I hope the milliner gets better soon, and I hope your hat is ready in time!

2:30 am  
Blogger Katja said...

I'm with you, against your mom (although it pains me to be against anybody's mom). My sister used to be a milliner - it's an extremely artistic profession.

4:45 am  
Blogger Charlesdawson said...

This is always a problem when a craftsperson sets up on their own with no backup. No doubt the stress is exacerbating the milliner's condition.

I have a fairisle beanie you can borrow if all else fails.

8:45 am  
Blogger BloggingMone said...

Honestly, if it was a big shop like Marks & Spencer and I had agreed on a fixed date of delivery I would refuse paying if after that date I would not have any use of that item any longer. But as it is a small shop and the reasons why the delivery had to be postponed is beyond that milliners control, I fully agreee with you. and she seems to be very nice and sorry about the delay.
Most important question for the moment: do we ever get to see The Hat?

8:46 am  
Blogger Alexandra said...

My question is: would she actually expect to be paid if she could not complete the deal? She's a business person, she should know how this works.

I found your comments about "the gentry" interesting, because it shows a somewhat different attitude towards commerce than we have here in the US. Business is business, and if I don't get what I need when I need it, I shouldn't have to pay for it. Now, you may choose to pay her for her efforts, and that's another thing altogether. If I was financially sound and felt the milliner had done her best and I liked her, I might pay her anyway.

However, it sounds like she'll come through, so you probably won't even have to worry about it.

2:41 pm  
Blogger Agent Fang said...

I'm of the same mind as Mone - witholding payment from a large company is a different matter than employing a craftsperson to make a bespoke piece. It sounds like the milliner is going to finish in the nick of time if not to the original deadline. Personally, I would pay and give my dear mother a gentle rebuke. Whilst wearing The Hat.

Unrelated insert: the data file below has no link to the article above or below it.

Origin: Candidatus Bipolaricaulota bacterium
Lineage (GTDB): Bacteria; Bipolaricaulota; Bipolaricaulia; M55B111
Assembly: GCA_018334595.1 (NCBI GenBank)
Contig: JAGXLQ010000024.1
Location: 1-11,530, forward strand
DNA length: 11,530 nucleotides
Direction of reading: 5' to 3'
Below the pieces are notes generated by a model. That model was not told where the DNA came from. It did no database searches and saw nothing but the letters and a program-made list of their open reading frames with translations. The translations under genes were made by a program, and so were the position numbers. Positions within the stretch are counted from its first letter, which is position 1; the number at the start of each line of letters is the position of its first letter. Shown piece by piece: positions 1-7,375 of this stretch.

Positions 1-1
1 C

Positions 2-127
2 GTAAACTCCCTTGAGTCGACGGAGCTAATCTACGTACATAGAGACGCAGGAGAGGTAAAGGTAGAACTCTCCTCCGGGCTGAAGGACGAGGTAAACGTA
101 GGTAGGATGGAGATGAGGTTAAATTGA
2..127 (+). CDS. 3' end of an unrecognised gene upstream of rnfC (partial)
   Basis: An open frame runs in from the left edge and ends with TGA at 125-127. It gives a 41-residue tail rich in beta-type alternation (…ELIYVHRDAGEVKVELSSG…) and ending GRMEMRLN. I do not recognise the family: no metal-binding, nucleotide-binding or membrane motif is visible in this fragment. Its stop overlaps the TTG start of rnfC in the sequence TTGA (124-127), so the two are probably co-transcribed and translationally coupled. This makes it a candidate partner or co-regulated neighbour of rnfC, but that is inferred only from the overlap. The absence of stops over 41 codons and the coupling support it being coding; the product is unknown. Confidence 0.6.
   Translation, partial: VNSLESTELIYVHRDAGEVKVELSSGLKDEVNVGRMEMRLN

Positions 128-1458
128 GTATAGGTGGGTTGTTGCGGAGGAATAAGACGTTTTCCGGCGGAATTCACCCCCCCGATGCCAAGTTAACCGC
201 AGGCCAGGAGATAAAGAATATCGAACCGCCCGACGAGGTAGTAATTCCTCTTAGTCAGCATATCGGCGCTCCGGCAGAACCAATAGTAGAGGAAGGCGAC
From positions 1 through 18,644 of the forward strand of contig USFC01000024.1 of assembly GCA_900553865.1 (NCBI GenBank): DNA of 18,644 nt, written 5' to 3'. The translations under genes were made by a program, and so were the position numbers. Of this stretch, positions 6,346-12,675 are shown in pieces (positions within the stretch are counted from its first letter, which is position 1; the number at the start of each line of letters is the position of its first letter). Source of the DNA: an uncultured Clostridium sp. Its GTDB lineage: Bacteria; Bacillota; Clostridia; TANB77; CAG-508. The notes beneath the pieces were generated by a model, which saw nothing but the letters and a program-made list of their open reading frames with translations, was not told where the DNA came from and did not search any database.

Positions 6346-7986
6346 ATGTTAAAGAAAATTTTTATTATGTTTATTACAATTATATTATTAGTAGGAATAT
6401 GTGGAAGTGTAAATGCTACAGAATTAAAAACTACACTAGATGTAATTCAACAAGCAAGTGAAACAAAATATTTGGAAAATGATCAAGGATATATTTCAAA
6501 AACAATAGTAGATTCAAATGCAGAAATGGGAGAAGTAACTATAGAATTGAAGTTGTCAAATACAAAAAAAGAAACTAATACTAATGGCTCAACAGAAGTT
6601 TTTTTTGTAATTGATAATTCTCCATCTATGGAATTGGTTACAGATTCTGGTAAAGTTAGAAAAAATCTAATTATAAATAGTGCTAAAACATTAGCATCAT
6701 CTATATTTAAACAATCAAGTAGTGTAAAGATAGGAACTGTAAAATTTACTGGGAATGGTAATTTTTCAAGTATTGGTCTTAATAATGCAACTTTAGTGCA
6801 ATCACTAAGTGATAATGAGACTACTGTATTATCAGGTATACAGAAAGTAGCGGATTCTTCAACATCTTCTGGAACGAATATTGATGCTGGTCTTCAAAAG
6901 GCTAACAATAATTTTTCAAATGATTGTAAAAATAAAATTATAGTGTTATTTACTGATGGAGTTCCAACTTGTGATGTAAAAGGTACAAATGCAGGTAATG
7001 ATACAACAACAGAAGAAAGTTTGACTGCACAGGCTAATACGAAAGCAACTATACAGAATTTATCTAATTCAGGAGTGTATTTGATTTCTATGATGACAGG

Even before delivery The Hat is already causing a stir!

3:30 pm  
Anonymous Dame Honoria Glossop said...

One has certain obligations. Good tradespeople are not easy to find. Dame Honoria would concur that the hat should be paid for upon delivery.

Dame Honoria would remind Her Ladyship that mothers frequently appear to inhabit a different world with different mores to oneself.

(Mine does anyway :-))

5:25 pm  
Blogger Lady Bracknell said...

Mone,

Pictures of The Hat (and, indeed, the rest of The Outfit) will most certainly be published once I'm back from London.

In fact, I should probably apologise in advance for just how many pictures are likely to be published.

I could lose readers in droves... ;-)

8:46 pm  
Blogger Lady Bracknell said...

Alexandra,

If I'm honest, if The Hat weren't ready in time, I'd expect the milliner to at least offer me a discount in recognition of the fact that - even though the fault would not be of her own making - she had let me down. I wouldn't necessarily take her up on that offer, but I'd expect the offer to be made.

What I objected to was my mother's apparent inability to recognise that anyone other than the consumer had any rights, or any legitimate feelings, in the issue. It's a class thing which, as you so rightly point out, doesn't exist in the States.